Rubber barons' gamble

Rubber producers accelerate plans to cut output, raising tyre prices by 20%
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The Independent Online

Indonesia, Thailand and Russia have fired early shots in a trade war that is threatening to engulf the world rubber market.

In a bid to reverse a slump that has taken natural rubber prices down to 30-year lows, Indonesia and Thailand, the world's biggest producers, have taken a huge gamble. These two, which control half the world's natural rubber market, are believed to be planning an immediate 10 per cent cut in production in the hope that the squeeze on supply will force prices to rise by 30 per cent.

The scheme represents a sharp acceleration of previous plans, which had involved more moderate cuts being made over the space of five years. Commodities analysts are expecting the world's third biggest producer, Malaysia, to follow suit over the next few weeks.

The cuts, if effective, could produce an estimated 20 per cent hike in the price of finished tyres.

In order to achieve the dramatic cuts, the Indonesian and Thai governments are proposingto convert the plantations into areas for cultivating cash crops such as cocoa and coffee.

Their desperation is a result of two factors affecting global demand for rubber. The first is the gradual decline of the auto market, which accounts for the bulk of usage in tyres and seals. The second is the low oil price, which has made synthetic rubber a cheaper alternative for consumers.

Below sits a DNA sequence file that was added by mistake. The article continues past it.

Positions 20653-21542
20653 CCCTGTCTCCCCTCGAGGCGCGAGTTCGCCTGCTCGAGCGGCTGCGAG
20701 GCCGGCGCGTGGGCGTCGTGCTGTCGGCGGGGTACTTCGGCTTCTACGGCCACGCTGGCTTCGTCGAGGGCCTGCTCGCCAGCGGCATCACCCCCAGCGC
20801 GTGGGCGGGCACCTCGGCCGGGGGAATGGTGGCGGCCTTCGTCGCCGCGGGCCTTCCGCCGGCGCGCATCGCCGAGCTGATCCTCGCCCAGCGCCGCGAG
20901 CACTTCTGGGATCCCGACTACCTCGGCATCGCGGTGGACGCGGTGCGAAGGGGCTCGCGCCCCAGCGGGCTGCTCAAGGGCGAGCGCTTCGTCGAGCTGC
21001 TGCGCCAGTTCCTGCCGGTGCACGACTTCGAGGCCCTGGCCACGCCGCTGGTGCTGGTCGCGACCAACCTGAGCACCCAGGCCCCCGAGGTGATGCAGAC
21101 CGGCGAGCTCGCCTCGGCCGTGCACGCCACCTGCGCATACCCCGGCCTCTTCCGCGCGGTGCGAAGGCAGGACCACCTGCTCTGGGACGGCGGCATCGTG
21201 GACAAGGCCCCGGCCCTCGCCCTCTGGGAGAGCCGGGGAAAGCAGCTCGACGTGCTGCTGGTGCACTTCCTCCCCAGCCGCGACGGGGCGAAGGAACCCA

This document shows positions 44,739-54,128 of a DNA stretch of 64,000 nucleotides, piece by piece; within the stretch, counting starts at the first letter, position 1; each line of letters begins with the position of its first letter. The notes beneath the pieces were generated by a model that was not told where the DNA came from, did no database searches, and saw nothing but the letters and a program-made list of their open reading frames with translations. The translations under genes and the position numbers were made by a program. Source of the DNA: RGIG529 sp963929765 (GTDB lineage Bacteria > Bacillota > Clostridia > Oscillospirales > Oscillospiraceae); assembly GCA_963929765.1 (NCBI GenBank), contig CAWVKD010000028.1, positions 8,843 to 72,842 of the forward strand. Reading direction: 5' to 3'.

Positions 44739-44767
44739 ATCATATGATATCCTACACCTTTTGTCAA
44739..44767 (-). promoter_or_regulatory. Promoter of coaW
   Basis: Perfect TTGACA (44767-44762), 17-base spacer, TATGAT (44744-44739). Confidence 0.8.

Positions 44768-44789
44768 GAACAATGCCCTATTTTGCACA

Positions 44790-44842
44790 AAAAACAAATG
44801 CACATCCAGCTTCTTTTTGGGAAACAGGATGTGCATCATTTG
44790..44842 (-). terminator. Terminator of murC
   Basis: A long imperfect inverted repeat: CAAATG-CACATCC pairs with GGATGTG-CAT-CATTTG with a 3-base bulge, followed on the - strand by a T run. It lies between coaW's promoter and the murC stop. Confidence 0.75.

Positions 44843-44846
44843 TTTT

One of the principal beneficiaries is Russia, whose large synthetic rubber producers have turned a healthy profit by using cheap domestic oil supplies. Russia is believed to have no intention of pulling back crude production, despite calls from leading players in the world oil market. Russian rubber producers are further understood to have approached China with a cheap synthetic alternative to its proposed purchase this year of one million tonnes of natural rubber.

But the natural rubber producers have a scientific trump card arising from the formulae used by large tyre producers such as Goodyear and Bridgestone. Because tyres are generally made from a mixture of natural and synthetic rubber, the natural producers know that demand will never fall beyond a certain point.